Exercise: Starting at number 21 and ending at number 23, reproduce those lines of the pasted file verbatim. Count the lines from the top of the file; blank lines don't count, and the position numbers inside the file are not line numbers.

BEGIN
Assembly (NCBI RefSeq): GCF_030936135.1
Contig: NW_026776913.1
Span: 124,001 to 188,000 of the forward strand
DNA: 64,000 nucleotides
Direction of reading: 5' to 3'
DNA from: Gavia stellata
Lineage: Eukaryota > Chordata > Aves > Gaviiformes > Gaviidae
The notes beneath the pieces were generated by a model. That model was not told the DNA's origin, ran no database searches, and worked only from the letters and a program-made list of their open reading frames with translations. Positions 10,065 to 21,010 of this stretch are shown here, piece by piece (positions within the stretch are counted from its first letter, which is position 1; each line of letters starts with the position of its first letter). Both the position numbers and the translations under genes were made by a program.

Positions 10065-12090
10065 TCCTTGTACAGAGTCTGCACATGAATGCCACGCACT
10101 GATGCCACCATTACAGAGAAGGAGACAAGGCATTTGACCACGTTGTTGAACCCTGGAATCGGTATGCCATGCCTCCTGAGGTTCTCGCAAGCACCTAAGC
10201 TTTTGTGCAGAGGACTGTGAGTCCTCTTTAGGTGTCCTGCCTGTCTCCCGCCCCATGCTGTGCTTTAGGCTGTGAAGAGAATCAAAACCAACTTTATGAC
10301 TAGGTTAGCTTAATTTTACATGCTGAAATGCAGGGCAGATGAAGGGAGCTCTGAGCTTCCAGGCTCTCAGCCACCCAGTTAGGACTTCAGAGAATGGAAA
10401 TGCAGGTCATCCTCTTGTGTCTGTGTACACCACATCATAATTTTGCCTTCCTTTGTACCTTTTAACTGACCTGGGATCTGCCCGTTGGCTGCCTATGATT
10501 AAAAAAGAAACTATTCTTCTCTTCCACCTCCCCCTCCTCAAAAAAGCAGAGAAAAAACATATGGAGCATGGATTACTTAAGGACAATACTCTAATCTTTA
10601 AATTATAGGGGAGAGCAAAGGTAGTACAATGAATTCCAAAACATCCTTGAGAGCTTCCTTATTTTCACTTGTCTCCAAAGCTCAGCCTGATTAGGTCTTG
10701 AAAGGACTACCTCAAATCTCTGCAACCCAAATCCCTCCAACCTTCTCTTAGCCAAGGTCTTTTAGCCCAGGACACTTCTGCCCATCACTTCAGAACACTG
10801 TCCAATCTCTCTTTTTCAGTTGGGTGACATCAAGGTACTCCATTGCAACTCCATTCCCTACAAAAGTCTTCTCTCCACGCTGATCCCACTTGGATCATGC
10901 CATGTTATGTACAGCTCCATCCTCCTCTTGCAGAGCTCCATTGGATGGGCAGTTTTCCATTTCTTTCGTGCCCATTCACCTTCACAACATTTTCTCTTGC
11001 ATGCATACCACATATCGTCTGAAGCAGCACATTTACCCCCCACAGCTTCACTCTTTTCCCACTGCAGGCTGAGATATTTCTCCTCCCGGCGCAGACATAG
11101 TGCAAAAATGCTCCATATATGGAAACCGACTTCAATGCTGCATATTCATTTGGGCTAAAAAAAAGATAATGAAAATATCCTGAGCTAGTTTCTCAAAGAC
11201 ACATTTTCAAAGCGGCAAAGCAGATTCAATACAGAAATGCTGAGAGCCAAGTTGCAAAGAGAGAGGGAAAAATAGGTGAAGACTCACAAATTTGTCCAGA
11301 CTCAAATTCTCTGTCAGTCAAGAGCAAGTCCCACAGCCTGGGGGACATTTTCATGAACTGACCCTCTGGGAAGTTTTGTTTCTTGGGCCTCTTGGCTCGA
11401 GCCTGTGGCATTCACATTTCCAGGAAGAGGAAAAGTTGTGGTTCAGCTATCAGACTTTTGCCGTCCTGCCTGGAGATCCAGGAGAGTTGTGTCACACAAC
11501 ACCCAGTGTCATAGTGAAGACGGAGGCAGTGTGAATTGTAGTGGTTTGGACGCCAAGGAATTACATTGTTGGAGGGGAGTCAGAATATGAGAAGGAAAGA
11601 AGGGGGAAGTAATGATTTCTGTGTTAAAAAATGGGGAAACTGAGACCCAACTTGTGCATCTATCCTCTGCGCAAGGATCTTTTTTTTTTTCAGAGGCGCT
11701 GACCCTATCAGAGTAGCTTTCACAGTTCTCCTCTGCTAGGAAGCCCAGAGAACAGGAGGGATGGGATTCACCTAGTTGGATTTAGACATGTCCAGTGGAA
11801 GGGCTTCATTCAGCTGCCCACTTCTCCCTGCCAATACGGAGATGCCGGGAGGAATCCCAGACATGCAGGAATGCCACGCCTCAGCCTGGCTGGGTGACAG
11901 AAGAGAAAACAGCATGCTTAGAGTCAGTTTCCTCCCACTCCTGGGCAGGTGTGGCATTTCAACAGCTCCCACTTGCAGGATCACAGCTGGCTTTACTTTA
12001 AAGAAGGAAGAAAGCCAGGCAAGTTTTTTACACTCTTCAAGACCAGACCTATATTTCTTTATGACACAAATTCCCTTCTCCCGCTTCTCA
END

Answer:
11101 TGCAAAAATGCTCCATATATGGAAACCGACTTCAATGCTGCATATTCATTTGGGCTAAAAAAAAGATAATGAAAATATCCTGAGCTAGTTTCTCAAAGAC
11201 ACATTTTCAAAGCGGCAAAGCAGATTCAATACAGAAATGCTGAGAGCCAAGTTGCAAAGAGAGAGGGAAAAATAGGTGAAGACTCACAAATTTGTCCAGA
11301 CTCAAATTCTCTGTCAGTCAAGAGCAAGTCCCACAGCCTGGGGGACATTTTCATGAACTGACCCTCTGGGAAGTTTTGTTTCTTGGGCCTCTTGGCTCGA